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This is not a pure development- or UI-question, rather a 'behavioral' question but I don't seem to find the correct StackExchange group to post it. So please don't down-vote me if this question is not appropriate, but rather point me to the correct group.

In my application I have a hierarchical structure of items that are all the same type. E.g. departments, where departments can belong to other departments.
I also have reports that show all departments with their characteristics, e.g. the amount of work done by each department, or the revenue generated by each department.
If a department contains other departments, the values of the sub-departments should be added to the value of the department itself.

E.g. suppose that we have departments A1, A2, B1 and B2, and departments A1 and A2 belong to department A0, and departments B1 and B2 belong to department B0, and suppose they all did 100 units of work, than the report would show this:

  • A0: 300
  • A1: 100
  • A2: 100
  • B0: 300
  • B1: 100
  • B2: 100

Problems begin if the user decides to perform aggregations on these departments. E.g. group all departments on their last digit:

  • group 0: 600
  • group 1: 200
  • group 2: 200

This still seems quite logical, but what if an aggregation contains both top-level departments and low-level departments. E.g. departments grouped by the nationality of the department-leader (fictional example):

  • group {A0, A1, B1}: 300 (so not adding A1 and A2 to A0)? or 500 (adding A1 and A2 to A0)? or 400 (only adding A2 to A0)?
  • group {B0, A2}: 200 (not adding B1 and B2 to B0)? or 500 (adding B1 and B2 to B0)?
  • group {B2}: 100

Things become even more complex if the user can filter out departments (e.g. don't take departments into account that contain less than 5 people).

Of course, we could still add a configuration option to the report where the user can indicate whether he wants sub-departments to be taken into account or not, but that seems moving the problem to the user.

Are there any known articles that handle these kind of problems?

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It's a bit unclear about the actual problem you're trying to solve. Yes, the whole departments containing departments and combining ones with others during reports is confusing, but what are you actually looking for advice on. Is it actually how to build the reports? What naming to use for the various departments? –  JonW May 11 '12 at 9:23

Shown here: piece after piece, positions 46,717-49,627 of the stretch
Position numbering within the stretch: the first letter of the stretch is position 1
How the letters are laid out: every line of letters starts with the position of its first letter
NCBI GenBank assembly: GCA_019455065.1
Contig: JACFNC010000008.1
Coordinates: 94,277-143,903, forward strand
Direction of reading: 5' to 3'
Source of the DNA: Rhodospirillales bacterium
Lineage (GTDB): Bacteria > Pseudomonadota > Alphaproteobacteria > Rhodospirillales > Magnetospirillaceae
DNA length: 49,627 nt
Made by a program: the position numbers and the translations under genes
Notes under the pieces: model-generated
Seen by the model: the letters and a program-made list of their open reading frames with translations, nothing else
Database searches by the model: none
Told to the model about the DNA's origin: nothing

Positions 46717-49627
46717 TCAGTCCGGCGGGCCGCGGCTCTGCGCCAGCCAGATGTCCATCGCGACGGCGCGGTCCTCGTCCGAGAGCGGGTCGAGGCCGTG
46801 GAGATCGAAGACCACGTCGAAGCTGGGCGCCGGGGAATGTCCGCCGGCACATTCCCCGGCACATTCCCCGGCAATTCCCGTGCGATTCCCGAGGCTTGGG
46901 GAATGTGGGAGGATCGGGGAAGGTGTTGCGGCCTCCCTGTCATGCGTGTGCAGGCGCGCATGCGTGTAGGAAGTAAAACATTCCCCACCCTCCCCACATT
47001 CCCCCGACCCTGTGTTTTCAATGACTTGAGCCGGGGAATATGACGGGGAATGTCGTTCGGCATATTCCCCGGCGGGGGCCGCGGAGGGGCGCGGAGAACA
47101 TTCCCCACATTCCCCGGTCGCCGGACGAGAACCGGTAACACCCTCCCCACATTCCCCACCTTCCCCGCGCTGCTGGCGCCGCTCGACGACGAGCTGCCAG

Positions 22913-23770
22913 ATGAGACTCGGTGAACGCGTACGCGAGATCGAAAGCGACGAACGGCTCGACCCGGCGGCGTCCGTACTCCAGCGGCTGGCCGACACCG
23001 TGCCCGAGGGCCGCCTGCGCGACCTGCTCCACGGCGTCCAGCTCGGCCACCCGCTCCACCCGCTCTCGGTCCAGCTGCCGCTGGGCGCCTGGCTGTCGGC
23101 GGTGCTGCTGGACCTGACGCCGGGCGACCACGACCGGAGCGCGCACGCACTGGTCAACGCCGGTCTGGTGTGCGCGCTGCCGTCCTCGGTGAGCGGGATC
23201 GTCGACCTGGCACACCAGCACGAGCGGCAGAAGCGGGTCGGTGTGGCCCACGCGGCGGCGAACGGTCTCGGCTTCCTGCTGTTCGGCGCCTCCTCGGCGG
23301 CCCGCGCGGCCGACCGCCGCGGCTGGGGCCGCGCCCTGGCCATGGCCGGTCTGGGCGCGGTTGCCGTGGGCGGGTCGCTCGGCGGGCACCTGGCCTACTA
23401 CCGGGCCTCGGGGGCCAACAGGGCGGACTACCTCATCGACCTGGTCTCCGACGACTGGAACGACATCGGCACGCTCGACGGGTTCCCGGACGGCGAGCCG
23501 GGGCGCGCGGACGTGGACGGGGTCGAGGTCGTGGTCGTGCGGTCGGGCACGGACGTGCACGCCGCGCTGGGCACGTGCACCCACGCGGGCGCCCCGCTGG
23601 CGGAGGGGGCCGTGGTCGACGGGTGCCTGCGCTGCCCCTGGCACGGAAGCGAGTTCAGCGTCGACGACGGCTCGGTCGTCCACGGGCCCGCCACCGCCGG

1  
See my answer about a question on hierarchical permission structure as it seems to me that your requirements map on to this structure with a reasonable overlap, and Miller Columns may be the way to present this in a manageable way, perhaps with the option to grey out items which are ignored due to filters. If not suitable, maybe explain why? –  Roger Attrill May 11 '12 at 9:23
    
@Jon, I am really looking for a configuration that is clear for the user. Building the reports is not a problem, it's just how to provide a configuration or behavior that is not confusing for the end-user. –  Patrick May 11 '12 at 10:27
    
@Roger, thanks for the link. This looks promising. –  Patrick May 11 '12 at 10:29

2 Answers 2

up vote 2 down vote accepted

In this case I would take on a different approach, and only allow reporting hours on the hierarchcal leaf level. That way you can always calculate upward in the tree no matter the depth of hierachy.

This way you can have any associations you like, since you only calculate the leaves of the tree.

Even if you redraw the lines of the calculations, they would still be valid - and the top node (with all leaves) always have the correct value no matter what the leaves beneath is calculated to.

Edit (values do exist on more than just the leaves)

mockup

download bmml source – Wireframes created with Balsamiq Mockups

According to the comment, node values exist even higher up in the hierarchy. To solve this issue we need different types of values on each node; (1) the value of the node itself and (2) the calculated value of the node.

The calculated value (in red font color in the above image) is the sum of all the values of subordinate nodes + this node value. This technique requires more advanced programming, but it's quite straight forward to implement. After all - computers are very good at calculating.

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The problem is that the non-leafs also contain relevant data, so we can't simply remove them from the calculations. –  Patrick May 22 '12 at 16:05
    
@Patrick I've edited the answer according to your comment. Hopefully this solves your problem. –  Benny Skogberg May 23 '12 at 6:19

Either you make an assumption about the user, or you decide for him. It depends on the context and its beosin. In this case, without knowledge of the context, I would decide for him, with a footnote indicating the choice of pages.

"All sub-department are automatically included in the result of a department", which gives the following solution:

  • Group {A0, A1, B1}: 400,
  • Group {B0, A2}: 400,
  • (For example, do not take into account the departments with less than 5 people). : If A1 contains three people, A0 stills is always equal to 300.

Another track, consider A0 as two separate element, the tree vs. its result. Rephrase, offered the choice between:

  • "The result of the team only A0"
  • "The result of all departments of A0, A0 included"
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